“Staying Alive” is the sequel to “Saturday Night Fever.”
The Number One Movie in America: Staying Alive
By Sean Collier
October 4, 2020
Sort of. Kinda.
Tony Manero is there, anyway, once again played by John Travolta in the best shape of his life (almost uncannily so), as the former dance-floor king attempts to become a star on Broadway. Though he retains the name, the moves and a very laissez-faire understanding of how to behave in a romantic relationship, this isn’t really the same guy from the original film; he’s lost all the edge and anger that propelled Travolta to an Oscar nomination in 1977.
Yes, this is also a dancing movie — though the setting of “Staying Alive,” an avant-garde mid-’80s dance company, is worlds away from the light-up floor of the late ’70s. Here, Manero and a couple of new flames played by Cynthia Rhodes and Finola Hughes — neither of the love interests from “Saturday Night Fever” turn up — are working on an over-the-top modern dance production called “Satan’s Alley,” without a disco move in sight.
And yes, there are songs by the Bee Gees, just not the ones you remember. The title track — or almost the title track, as the movie added the letter G back onto the end of “Stayin’ Alive” — plays over the end credits, but the Gibb family originals here are tunes such as “The Woman in You” and “Someone Belonging to Someone.” In fact, the biggest hit from “Staying Alive” was neither by the Bee Gees nor a disco tune; it was Frank Stallone’s “Far From Over,” which charted at #10 and landed a Golden Globe nomination.
So “Staying Alive” is, I suppose, just barely related to “Saturday Night Fever.”
The presence of Frank Stallone is no accident. “Staying Alive” is directed by his brother, a guy you may have heard of named Sylvester. This is one of the three non-Rocky, non-Rambo movies Stallone has helmed, and it has a certain number of his signature themes to show for it; in this telling, Manero is a plucky underdog looking for his shot at the big time.
Does it work? Not especially. While there are more than enough memorable scenes in “Staying Alive,” particularly the wild performance of “Satan’s Alley,” the production as a whole is too disjointed, repetitive and flat to really hang together. Rhodes is good, but Travolta seems too concerned with looking cool to worry about actually acting. The conflict is vague, the stakes are non-existent and the attempts to tie things back to “Saturday Night Fever,” like a brief dinnertime talk with Mrs. Manero (the returning Julie Bovasso), are clunky.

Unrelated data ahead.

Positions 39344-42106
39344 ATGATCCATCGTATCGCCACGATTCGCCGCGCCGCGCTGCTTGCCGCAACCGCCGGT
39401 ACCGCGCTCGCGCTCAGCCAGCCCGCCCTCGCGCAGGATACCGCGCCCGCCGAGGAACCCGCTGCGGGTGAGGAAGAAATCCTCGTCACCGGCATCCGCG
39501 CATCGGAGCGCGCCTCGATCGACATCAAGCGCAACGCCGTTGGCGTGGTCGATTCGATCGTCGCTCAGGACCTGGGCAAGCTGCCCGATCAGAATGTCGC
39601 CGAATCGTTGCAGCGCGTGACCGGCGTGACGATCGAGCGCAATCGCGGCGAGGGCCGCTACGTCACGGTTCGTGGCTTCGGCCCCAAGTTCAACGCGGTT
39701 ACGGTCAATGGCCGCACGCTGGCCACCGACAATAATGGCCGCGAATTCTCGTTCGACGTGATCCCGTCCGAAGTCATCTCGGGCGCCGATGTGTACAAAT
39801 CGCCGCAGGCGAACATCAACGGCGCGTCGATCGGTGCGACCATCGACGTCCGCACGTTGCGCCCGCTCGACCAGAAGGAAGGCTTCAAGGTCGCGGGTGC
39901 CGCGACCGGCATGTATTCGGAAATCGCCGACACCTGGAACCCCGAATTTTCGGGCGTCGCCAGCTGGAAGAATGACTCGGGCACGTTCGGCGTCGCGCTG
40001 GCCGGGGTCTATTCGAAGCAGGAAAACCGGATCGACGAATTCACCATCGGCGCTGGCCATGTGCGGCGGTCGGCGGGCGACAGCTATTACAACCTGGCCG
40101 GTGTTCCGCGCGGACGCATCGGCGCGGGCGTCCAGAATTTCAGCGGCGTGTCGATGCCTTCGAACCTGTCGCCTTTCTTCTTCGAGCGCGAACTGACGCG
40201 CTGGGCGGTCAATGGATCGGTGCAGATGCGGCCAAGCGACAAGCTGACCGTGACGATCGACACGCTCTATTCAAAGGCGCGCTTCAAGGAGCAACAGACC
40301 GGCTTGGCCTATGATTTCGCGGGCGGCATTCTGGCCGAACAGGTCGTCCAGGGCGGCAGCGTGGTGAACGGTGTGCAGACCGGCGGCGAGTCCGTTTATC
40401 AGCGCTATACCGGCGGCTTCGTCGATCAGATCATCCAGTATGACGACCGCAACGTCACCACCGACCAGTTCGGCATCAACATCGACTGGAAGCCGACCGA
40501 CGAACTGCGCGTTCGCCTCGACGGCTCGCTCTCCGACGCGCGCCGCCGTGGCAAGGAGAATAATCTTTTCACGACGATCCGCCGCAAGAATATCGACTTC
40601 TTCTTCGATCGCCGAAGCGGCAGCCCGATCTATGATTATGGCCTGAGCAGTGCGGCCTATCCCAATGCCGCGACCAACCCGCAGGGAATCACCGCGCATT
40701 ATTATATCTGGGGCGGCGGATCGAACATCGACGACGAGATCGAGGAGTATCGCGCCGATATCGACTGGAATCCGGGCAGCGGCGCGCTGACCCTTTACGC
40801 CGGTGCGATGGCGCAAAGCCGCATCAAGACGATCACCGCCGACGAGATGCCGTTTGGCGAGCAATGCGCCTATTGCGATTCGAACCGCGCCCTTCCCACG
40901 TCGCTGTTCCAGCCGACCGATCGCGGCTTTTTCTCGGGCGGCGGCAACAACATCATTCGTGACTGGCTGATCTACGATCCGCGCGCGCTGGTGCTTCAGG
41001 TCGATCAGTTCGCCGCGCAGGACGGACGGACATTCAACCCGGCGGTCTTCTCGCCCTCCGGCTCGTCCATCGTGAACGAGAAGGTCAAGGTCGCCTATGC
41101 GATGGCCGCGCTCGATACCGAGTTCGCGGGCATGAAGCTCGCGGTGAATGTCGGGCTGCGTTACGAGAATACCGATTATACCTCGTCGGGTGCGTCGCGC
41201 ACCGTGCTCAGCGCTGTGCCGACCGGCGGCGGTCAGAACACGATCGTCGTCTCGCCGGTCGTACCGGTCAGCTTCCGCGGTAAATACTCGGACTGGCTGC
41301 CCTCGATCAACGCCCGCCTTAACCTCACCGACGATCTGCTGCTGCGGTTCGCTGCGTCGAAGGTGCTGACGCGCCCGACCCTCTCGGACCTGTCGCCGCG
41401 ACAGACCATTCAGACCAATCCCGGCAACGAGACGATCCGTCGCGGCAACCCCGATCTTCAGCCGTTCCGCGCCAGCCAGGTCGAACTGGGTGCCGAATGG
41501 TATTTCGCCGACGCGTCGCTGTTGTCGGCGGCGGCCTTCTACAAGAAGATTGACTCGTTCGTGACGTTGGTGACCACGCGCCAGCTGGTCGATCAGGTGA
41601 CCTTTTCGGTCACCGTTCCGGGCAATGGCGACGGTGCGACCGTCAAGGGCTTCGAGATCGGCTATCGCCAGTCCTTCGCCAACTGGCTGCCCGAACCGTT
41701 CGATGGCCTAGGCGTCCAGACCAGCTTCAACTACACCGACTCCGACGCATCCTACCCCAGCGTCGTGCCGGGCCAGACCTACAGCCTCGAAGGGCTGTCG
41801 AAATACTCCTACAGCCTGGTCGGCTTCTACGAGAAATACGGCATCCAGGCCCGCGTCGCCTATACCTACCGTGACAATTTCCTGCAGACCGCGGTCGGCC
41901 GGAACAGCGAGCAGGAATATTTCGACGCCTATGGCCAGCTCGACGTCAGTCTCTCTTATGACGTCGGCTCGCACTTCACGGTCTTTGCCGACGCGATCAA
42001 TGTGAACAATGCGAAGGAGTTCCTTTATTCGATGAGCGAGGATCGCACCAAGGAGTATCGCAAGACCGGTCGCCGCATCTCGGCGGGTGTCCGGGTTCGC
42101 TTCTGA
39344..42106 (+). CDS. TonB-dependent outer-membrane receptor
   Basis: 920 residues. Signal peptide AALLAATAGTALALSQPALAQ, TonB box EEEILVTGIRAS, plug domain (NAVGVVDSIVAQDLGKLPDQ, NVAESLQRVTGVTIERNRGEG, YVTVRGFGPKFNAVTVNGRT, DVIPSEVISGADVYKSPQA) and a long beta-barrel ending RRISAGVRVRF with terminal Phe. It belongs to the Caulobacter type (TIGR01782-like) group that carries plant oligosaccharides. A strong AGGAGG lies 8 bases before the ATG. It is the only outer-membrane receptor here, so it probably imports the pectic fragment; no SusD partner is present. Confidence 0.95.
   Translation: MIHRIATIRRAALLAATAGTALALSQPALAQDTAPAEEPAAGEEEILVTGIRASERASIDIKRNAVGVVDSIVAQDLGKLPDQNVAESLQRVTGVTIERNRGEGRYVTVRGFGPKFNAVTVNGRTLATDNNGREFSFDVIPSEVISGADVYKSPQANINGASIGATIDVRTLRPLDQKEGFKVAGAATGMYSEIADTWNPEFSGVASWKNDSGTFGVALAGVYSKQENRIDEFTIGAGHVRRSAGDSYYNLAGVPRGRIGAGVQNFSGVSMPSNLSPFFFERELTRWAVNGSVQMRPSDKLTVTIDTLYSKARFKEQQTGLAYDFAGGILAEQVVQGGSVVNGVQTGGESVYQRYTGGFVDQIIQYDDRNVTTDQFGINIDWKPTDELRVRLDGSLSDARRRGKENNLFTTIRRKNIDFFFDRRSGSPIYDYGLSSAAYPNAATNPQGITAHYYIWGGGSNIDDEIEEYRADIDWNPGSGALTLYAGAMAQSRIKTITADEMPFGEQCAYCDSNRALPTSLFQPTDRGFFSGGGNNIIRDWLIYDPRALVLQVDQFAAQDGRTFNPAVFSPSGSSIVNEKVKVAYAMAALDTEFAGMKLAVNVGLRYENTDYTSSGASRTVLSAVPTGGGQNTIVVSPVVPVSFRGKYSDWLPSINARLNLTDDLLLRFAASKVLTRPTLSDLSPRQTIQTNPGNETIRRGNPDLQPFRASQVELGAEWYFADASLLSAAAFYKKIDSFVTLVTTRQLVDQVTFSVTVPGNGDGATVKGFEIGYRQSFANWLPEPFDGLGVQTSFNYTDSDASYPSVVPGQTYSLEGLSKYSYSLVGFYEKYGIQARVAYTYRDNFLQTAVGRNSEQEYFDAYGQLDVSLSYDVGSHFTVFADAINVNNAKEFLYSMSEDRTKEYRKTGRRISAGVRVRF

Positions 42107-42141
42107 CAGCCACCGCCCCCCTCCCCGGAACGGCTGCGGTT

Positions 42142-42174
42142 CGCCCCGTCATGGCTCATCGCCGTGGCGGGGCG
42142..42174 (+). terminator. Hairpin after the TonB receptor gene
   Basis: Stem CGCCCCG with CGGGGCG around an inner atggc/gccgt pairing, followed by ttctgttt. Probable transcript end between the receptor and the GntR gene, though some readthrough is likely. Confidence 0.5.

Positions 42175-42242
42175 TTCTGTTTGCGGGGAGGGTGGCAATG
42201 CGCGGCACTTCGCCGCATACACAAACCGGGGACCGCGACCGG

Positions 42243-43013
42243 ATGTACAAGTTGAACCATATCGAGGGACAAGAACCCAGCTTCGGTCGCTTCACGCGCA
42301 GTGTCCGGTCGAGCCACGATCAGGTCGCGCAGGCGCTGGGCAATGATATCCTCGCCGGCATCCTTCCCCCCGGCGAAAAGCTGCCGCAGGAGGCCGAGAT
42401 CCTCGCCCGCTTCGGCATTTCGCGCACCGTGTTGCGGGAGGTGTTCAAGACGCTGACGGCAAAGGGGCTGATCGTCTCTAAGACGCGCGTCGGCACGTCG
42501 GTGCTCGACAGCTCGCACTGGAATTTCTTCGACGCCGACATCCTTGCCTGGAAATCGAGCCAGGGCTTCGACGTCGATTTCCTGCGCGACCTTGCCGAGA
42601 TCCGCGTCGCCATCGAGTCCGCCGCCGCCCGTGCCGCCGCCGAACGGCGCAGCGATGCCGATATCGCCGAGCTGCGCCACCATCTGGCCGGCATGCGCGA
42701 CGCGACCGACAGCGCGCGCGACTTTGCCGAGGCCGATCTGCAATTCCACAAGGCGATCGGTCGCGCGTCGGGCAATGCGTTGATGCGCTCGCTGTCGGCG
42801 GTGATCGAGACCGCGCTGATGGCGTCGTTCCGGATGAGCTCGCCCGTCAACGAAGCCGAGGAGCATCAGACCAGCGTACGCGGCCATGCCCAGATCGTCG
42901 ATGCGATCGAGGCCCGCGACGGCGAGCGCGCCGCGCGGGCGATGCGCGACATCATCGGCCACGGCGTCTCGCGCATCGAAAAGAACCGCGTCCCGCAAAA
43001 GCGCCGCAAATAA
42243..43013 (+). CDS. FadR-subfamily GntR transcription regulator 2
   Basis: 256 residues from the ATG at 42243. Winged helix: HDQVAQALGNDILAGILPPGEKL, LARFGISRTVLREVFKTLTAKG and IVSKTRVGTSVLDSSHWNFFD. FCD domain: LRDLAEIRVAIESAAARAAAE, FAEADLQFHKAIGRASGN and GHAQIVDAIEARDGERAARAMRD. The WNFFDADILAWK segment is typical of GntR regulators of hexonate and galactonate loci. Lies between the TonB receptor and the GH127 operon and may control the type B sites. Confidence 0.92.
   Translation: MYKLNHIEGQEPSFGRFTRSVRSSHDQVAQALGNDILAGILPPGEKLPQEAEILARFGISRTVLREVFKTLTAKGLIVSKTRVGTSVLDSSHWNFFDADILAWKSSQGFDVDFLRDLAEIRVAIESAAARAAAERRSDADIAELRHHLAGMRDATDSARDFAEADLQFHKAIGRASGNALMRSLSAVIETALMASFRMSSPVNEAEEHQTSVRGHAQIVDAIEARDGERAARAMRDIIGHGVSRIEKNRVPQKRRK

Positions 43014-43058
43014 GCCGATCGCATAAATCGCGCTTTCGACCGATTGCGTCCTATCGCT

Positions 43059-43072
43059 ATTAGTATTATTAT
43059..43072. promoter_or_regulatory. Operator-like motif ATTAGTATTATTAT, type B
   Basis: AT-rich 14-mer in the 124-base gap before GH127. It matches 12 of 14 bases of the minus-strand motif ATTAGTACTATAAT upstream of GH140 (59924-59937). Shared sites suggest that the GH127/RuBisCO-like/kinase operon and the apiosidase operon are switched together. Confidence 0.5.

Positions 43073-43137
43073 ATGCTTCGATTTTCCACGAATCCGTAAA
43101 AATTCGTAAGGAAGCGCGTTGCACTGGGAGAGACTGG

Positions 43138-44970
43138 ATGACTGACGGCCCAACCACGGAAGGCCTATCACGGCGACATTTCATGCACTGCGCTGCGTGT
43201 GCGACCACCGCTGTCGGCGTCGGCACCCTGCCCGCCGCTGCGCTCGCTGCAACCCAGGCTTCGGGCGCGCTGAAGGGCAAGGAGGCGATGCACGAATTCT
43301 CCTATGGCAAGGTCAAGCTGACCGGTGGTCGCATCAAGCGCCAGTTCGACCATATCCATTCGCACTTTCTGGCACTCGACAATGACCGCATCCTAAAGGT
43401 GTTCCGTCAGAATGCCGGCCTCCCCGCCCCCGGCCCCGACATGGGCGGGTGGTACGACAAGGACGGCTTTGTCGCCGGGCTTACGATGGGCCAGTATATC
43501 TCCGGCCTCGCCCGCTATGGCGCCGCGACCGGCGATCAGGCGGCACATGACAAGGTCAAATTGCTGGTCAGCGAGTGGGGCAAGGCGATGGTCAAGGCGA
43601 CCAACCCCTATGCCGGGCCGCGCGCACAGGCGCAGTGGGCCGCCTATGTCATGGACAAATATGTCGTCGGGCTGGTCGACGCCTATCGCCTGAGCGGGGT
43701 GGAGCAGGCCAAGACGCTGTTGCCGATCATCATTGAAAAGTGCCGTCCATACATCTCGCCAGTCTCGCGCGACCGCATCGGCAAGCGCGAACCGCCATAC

None of this prevented “Staying Alive” from becoming a hit, as the presence of then-megastar Travolta and tenuous ties to a box-office giant brought audiences to the theater. The film grossed a total of $64.8 million, landing in eighth on the year-end chart and outgrossing such blockbusters as “Superman III,” “National Lampoon’s Vacation” and “Risky Business.”
Perhaps that dichotomy, between an odd and fundamentally bad film and stellar box office, explains the toxic reputation of “Staying Alive.” The film is regarded as a notorious stinker, maintaining a rare 0% score on Rotten Tomatoes; in a 2006 retrospective, Entertainment Weekly ranked it atop a list of the worst sequels ever made.
While it’s certainly bad — I regret to inform Mr. Stallone that I will not be breaking the 0% Tomatometer with this review — it’s not as bad as all that. A few scenes work; a few performances hold together. Frank Stallone’s “Far From Over” is a jam.
Let’s not forget: “Saturday Night Fever,” a soundtrack in desperate need of a plot, isn’t that good, either. Perhaps “Staying Alive” was reviled not for sullying the reputation of the original but for laying bare that its predecessor was nothing special in the first place.
“Staying Alive” is the subject of the latest episode of The Number One Movie in America, a look back at past box-office champions. Each episode’s film is drawn at random from a list of every number-one movie since 1977. Please listen and subscribe!
Next time: It would be inaccurate to say that Michael Myers is back, since he never actually left.